I know some folks like the image collection at the Internet Archive and there's many other sites. I generally avoid "stock photography" purely because so many other people are often using the same images... but I have sometimes used photos from such sources.

The key point is that you need an image of some type to help draw people to your post.

You do, of course, want to be sure that the image has some relation to the content of your article. The best images are ones that reinforce the message and ideas in the article.

As I Said At The Beginning...

There are many more things you can do to draw attention to your post, but these are three of the critical elements I have found help in getting attention to posts.

But don't trust me...

... think about these three things when you are next scanning down your Facebook feed... or your LinkedIn feed... or Google+ ... or Twitter...

What draws you in?

What makes you click/tap on one link versus another one?

What makes you reshare/retweet a link?

If you think about it, odds are that it will come down to some combination of:

  • the title grabbed your attention; and/or
  • the image grabbed your attention; and
  • the preview text reinforced that following the link would be worthwhile.

And in the end you clicked/tapped the link...

Learn from what drives your behavior!

Comments are definitely welcome... please feel free to leave them below or on social networks where this gets posted.

I look forward to being attracted to your posts! :-)


An audio commentary on this topic is available:


Image credit: Paul Schreiber on Flickr


Celebrating 15 Years of Blogging! Starting with Advogato...

Just keep bloggingFifteen years ago today I did something that I had no clue would transform my life in the years ahead. On May 10, 2000, I was sitting in cavernous basement office of Linuxcare on Townsend Street in San Francisco. It was after 9pm and being a visitor I was just working late. Sitting there, I created an account on a site called Advogato and...
... I started blogging!

Well, in truth it wasn't called "blogging" right then. On Advogato it was called a "diary". The words "weblog", "blog" and "blogging" were still working their way toward becoming the conventions they are today.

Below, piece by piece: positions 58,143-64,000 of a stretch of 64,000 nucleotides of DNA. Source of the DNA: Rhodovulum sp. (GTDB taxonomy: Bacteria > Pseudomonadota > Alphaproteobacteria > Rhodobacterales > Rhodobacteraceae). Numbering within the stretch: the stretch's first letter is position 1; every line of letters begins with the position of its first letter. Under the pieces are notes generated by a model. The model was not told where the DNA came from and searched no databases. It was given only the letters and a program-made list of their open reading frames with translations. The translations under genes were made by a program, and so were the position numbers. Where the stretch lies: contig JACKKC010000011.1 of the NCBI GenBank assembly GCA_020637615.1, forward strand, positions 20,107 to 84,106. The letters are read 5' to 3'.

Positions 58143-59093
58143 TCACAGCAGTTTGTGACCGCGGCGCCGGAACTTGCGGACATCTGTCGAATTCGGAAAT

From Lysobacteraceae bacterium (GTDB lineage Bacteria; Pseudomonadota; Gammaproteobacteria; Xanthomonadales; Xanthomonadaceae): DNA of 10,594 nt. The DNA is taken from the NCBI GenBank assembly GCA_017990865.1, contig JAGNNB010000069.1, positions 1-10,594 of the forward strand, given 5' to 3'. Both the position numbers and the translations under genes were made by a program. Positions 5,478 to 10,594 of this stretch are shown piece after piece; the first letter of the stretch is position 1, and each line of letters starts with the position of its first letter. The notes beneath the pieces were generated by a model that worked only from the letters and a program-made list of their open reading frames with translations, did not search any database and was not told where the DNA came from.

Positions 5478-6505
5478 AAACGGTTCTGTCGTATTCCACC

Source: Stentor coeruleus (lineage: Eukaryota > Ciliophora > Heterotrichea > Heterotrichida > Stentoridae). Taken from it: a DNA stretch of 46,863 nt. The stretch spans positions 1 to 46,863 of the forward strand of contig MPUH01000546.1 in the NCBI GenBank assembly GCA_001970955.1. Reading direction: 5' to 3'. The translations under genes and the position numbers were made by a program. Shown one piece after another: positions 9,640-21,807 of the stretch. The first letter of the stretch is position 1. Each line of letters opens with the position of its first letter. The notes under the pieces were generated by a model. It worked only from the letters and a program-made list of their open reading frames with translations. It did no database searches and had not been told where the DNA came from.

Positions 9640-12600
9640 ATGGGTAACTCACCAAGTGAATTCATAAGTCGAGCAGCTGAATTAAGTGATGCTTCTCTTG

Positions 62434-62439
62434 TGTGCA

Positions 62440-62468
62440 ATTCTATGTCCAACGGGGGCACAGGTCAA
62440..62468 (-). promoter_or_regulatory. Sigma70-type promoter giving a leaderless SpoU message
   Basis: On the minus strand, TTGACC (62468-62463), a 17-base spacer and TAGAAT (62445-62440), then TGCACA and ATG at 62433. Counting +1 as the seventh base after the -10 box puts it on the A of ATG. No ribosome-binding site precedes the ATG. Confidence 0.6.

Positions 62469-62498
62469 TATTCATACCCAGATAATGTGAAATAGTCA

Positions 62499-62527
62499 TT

Still, it was the start of my journey into what we call "blogging". Oh, I had been writing online for many years before that... after all, I'd first gone online in the mid-1980s. And in fact the reason I was sitting in that office in San Francisco was because of a series of articles on the Linux Gazette site that had brought me to the attention of the Linuxcare founders, who then funded me to help create the Linux Professional Institute (LPI).

But that first post on Advogato was my entry into personal writing on my "own" page and in a form that interacted with others.

15 years later - and THOUSANDS of blog posts across many different sites - and several jobs that came about because of my blogging... it's kind of fun to think back to where it all began.

Look Back At My Blogging Journey

As I look back on that very first entry (still online! (and numbered "0" in typical engineer fashion)) I can notice a few things:

  • It was long, as per usual. (As I note at the end - and it's still true today - "no one has ever praised me for my brevity!")
  • I was working with the CVS version control system. I haven't touched that in many years and now, of course, use git for version control.
  • I had just picked up a paper book about DocBook. I would go on to write and speak about DocBook at many events, and would use DocBook as the source format for all of Linuxcare's documentation in a single-source publishing system. MANY years later in 2011 I would write my "Migrating Apps To IPv6" book for O'Reilly entirely in DocBook.
  • The Cluetrain Manifesto was new! :-)

I love that I included this line in the entry:

I decided to join this experiment... let's see if I actually keep up with it.

I would continue to write there... close to 400 more (typically long!) entries until June 2004 when a 5-6 week site outage (Advogato was at that time one man's labor of love, not a dedicated hosting site!) would see me and a number of other folks move over to LiveJournal. I posted only very rarely on Advogato after that, although a few years ago I set it to pull in and cross-post the feed from my Code.DanYork.com blog.

Starting in 2004 dyork.livejournal.com would become my "personal home" on the web (under the domain-name blog.danyork.com) for a few years until 2008-2009 when I switched to my DanYork.com site I still have today.